Whites, blacks and Asians include only the single-race, non-Hispanic component of those groups. Hispanics are of any race. Asians include Pacific Islanders. Other racial/ethnic groups are included in all totals but are not shown separately.

The labor force consists of people 16 and older who are either employed or unemployed (people without a job who are looking and available for work).

The labor force participation rate is the share of the working-age population (ages 16 and older) that is in the labor force.

The employment rate is the share of the working-age population that is employed.

The unemployment rate is the share of the labor force that is unemployed.

Household income is the sum of incomes received by all members of the household ages 15 and older. Income is the sum of earnings from work, capital income such as interest and dividends, rental income, retirement income, and transfer income (such as government assistance) before payments for such things as personal income taxes, Social Security and Medicare taxes, union dues, etc. Non-cash transfers, such as food stamps, health benefits, subsidized housing and energy assistance, are not included. More detail on the measurement and collection of data on income is available from the Census Bureau.


The data for this analysis are derived from the Current Population Survey (CPS). Conducted jointly by the U.S. Census Bureau and the Bureau of Labor Statistics, the CPS is a monthly survey of approximately 55,000 households and is the source of the nation’s official unemployment statistics. Estimates of the unemployment rate, employment rate and the labor force participation rate are derived on a quarterly basis by combining three monthly CPS surveys. This allows for larger sample sizes of smaller demographic groups, such as Asian workers.

Estimates of household income are from the CPS Annual Social and Economic Supplements (ASEC), which is conducted in March of every year and is the basis for the Census Bureau’s reports on income and poverty in the United States. The ASEC surveys collect data on the income of a household for the preceding calendar year. For example, the latest ASEC was conducted in 2019 and contains data on income from 2018.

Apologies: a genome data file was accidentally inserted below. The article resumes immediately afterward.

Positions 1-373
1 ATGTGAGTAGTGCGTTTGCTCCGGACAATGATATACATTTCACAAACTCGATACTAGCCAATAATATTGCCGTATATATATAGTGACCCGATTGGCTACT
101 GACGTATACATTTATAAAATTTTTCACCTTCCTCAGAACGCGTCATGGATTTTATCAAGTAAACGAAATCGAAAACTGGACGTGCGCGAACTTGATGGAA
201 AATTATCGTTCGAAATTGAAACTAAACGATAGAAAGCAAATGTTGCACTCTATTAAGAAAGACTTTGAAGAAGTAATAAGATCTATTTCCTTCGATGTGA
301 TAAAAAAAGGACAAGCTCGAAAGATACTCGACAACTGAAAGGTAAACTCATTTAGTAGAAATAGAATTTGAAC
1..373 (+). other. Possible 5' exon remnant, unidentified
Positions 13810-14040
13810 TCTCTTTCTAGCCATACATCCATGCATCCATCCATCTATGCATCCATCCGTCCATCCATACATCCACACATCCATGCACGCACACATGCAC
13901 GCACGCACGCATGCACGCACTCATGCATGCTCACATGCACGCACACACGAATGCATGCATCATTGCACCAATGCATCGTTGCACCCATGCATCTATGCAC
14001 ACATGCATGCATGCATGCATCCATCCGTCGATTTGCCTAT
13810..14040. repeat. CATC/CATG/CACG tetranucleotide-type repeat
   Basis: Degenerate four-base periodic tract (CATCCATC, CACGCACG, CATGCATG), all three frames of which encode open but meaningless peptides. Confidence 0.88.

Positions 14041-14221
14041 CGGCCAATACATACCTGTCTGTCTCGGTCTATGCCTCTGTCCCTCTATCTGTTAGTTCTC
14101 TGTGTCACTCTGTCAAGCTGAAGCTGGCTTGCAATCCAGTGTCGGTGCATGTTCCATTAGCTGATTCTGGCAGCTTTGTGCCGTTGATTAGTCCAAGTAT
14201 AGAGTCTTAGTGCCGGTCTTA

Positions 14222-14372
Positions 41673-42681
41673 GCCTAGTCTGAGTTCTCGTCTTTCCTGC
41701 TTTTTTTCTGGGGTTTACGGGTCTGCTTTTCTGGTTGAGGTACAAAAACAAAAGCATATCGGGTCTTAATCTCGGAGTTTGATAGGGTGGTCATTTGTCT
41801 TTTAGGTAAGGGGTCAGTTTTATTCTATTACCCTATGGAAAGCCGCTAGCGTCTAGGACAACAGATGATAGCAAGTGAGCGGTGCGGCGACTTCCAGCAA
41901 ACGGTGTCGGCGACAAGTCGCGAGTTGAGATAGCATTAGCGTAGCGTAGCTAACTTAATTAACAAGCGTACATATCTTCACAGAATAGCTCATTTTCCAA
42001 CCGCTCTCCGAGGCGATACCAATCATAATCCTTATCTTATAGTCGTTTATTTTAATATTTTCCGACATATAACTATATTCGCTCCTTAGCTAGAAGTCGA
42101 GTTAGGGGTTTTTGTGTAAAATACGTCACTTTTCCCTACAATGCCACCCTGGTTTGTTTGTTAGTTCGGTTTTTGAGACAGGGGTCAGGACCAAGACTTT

The 2015 ASEC used a redesigned set of income questions, so the household income figures reported for calendar years 2014 to 2018 may not be fully comparable to earlier years. The 2014 ASEC tested the new redesigned income questions by asking the traditional income questions of five-eighths of the sample and the redesigned questions of the remaining three-eighths of the sample. Median household income for calendar year 2013 was $53,585 (in 2013 dollars) based on the redesigned income questions compared with an estimated $51,939 using the traditional income questions. The difference reflects both the different questionnaire and the different sampled households responding to the questionnaires.

Methodological revisions in the CPS may also have an impact on the trends in household income. In particular, the 1993 revisions have an impact on the comparability of income data before and after that date.

The sample for the analysis consists of the civilian, non-institutionalized population ages 16 and older.

Estimates of household income refer to the calendar year. Household incomes are adjusted for household size, scaled to reflect three-person households, and expressed in 2018 dollars using the Consumer Price Index Research Series (CPI-U-RS).

Estimates of the unemployment rate, employment rate and the labor force participation rate are for the first quarter of each year from 1989 to 2001 and for the second quarter of each year from 2007 to 2019, non-seasonally adjusted. The 1990-1991 recession lasted from July 1990 to March 1991, with the ending aligned with the first quarter of 1991. The Great Recession lasted from December 2007 to June 2009, with the ending aligned with the second quarter of 2009. Drawing comparisons across the same quarter in each year avoids the effect of seasonal fluctuations.

The CPS microdata used in this report are the Integrated Public Use Microdata Series (IPUMS) provided by the University of Minnesota. The IPUMS assigns uniform codes, to the extent possible, to data collected in the CPS over the years. More information about the IPUMS, including variable definition and sampling error, is available at http://cps.ipums.org/cps/documentation.shtml.

Graphics by Michael Keegan and Chris Baronavski